Wok Hei or the “breath of the wok,” is the “essence” imparted by the wok when stir-frying over very high heat. The characteristic flavor is due to the Maillard reactions and the charring of the ingredients and the quick evaporation of water and oils. Learn more about the wok and how to cook on one.
History — Earliest Woks date back to Han Dynasty (206 BC — AD 220)
Styles of Woks
Cantonese Southern style — Round bottom with Ear like handles
Sichuan Northern style — Round bottom with long handle for flipping food
Carbon steel heats quickly, cools quickly. Heavy gauge 14 and light gauge 18 (3-4 lbs)
Chinese Cast iron woks, much thinner than American cast iron, brittle and heavy (9 lbs. )
Flat bottomed woks for indoor cooking on American Stoves. Round bottom woks for grills, gas burners. Use of round bottomed woks with a wok ring on electric stoves is not effective.
Never buy nonstick wok. Food won’t brown or crisp up. Toxic chemicals are released from nonstick coatings when used at high heats! YUCK!
Opening (Seasoning) a Carbon Steel WOK
The first washing is crucial to remove the machine oil coating used after manufacture to prevent rust. Use a stainless steel scrubbie and hot soapy water with a good degreasing soap. Heat the wok to evaporate water and open the pan’s metal pores for better oil absorption. This should produce smoke. Use paper towels and long tongs to disperse 2 tablespoons of canola oil evenly on the pan. Heat all sides of the pan directly over heat until they start to smoke. The best things to cook first in a new wok are stirfrys with generous amounts of oil or deep frying. Avoid boiling water or using acidic ingredients on an newly seasoned wok until a patina has been well established. The use of Chinese chives, sliced ginger and scallions are often used in seasoning a wok. The chives contain a sulfur derivative, which is believed to cleanse the metallic taste from the pan. Ginger and scallions flavor the oil that will be absorbed. The “face of a wok” will change after continued use. A wok used daily has a rich golden brown to black shiny patina. Carbon steel is easily re-seasoned if the patina is damaged by acidic foods or cooking mishaps such as burned sugar. Don’t worry if you mess it up!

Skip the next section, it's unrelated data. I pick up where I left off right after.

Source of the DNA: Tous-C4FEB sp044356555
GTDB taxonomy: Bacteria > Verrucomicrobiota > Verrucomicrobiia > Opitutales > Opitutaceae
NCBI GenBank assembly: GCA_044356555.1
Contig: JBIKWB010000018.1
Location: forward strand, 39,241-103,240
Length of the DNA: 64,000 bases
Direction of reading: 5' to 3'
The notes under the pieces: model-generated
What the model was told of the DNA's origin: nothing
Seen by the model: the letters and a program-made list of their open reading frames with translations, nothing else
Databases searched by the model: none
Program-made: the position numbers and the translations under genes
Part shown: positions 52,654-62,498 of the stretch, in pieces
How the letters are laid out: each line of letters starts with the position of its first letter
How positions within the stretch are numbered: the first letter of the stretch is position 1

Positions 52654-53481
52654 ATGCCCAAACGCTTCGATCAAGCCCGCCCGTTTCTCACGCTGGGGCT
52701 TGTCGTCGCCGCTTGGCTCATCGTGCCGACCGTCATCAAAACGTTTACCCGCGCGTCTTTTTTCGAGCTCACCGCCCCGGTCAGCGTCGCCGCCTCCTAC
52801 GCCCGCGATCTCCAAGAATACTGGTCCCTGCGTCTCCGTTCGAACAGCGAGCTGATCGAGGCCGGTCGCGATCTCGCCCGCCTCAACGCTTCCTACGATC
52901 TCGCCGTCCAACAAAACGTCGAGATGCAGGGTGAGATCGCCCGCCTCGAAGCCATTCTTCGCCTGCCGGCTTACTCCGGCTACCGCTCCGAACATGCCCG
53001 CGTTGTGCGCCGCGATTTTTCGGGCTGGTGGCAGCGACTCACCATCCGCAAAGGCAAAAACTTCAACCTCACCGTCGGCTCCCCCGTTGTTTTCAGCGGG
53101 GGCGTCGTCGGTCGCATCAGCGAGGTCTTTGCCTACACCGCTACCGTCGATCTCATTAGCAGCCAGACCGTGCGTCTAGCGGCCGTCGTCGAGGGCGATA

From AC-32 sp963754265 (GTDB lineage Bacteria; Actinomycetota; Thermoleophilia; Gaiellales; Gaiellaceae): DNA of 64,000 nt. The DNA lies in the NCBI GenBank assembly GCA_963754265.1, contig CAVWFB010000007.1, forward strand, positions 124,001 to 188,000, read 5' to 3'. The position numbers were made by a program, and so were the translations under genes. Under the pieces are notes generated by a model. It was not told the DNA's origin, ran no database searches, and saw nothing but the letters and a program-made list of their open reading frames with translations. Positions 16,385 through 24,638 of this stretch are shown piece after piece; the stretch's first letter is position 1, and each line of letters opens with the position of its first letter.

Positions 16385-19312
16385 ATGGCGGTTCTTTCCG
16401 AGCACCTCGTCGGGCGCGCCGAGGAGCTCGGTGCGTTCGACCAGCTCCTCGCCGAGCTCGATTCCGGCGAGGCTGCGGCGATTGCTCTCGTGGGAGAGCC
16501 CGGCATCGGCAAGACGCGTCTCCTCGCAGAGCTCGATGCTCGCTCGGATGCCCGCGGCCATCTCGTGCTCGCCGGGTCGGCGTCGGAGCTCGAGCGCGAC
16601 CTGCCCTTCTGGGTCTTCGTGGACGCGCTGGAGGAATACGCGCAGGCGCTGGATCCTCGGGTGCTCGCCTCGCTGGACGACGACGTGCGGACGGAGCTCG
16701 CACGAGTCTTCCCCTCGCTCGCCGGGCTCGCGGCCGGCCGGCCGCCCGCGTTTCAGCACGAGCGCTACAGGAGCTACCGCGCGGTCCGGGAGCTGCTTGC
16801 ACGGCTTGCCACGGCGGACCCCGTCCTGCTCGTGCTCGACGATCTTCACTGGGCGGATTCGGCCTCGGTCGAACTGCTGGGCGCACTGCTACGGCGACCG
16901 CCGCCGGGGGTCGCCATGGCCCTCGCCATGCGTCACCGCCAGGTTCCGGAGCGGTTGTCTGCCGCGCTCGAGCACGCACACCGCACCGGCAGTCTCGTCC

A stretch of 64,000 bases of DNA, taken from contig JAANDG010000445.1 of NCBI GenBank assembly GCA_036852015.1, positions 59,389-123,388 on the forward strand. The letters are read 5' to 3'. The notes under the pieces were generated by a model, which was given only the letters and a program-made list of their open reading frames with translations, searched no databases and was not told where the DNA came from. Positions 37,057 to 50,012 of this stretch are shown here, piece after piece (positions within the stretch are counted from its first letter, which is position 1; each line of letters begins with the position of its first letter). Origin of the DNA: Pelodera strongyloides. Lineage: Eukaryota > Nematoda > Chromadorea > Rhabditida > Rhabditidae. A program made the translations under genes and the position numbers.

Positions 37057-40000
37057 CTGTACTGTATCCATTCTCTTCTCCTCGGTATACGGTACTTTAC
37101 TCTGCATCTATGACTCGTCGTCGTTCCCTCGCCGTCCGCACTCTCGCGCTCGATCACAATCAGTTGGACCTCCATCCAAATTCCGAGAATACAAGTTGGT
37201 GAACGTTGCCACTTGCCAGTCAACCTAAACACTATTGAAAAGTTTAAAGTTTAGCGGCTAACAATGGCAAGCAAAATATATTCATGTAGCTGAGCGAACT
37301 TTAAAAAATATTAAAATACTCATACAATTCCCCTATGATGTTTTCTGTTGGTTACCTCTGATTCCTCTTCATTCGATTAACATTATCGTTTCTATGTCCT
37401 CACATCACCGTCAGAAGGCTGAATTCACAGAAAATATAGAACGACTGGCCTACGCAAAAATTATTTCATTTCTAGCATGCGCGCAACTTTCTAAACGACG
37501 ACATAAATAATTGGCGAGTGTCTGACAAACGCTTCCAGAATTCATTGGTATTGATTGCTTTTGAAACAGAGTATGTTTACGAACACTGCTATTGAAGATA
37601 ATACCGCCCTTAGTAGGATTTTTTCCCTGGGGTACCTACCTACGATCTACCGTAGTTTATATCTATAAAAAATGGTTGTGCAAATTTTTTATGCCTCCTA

Cleaning of a Seasoned Wok
Wok cooking is done in many small batches to keep the temperature of the wok from dropping drastically when adding a lot of cold or room temperature ingredients therefore it is often necessary to clean the wok in between batches. Use warm water and a brush to rinse out the wok, discard the water and dry the wok over fire until it just barely starts to smoke before adding oil to cook the next batch. After final batch follow the same procedure except this time put the oil on the inside and on the outside to prevent rusting prior to the next use. Be sure to feel the interior of the wok to ensure that it is smooth and all particles of food have been removed. Even the smallest bits of food left on the wok will cause food to stick during the next cook. The wok ring is used for storing and serving from a wok only.
Available cooking methods for a WOK on the Big Green Egg
Deep Frying Smoking
For Vegetables — must be dry or they will braise instead of stir fry. Frozen veggies will not do anywhere near as well as fresh.
Make sure that all ingredients are uniform in size for even cooking. Separate hard and leafy parts of vegetables such as bok choy so that stalks can be added first to cook longer, leafy parts can be added later.
When using the bamboo steamer, put a coin in the boiling water, when it stops making a rattling noise you are out of water.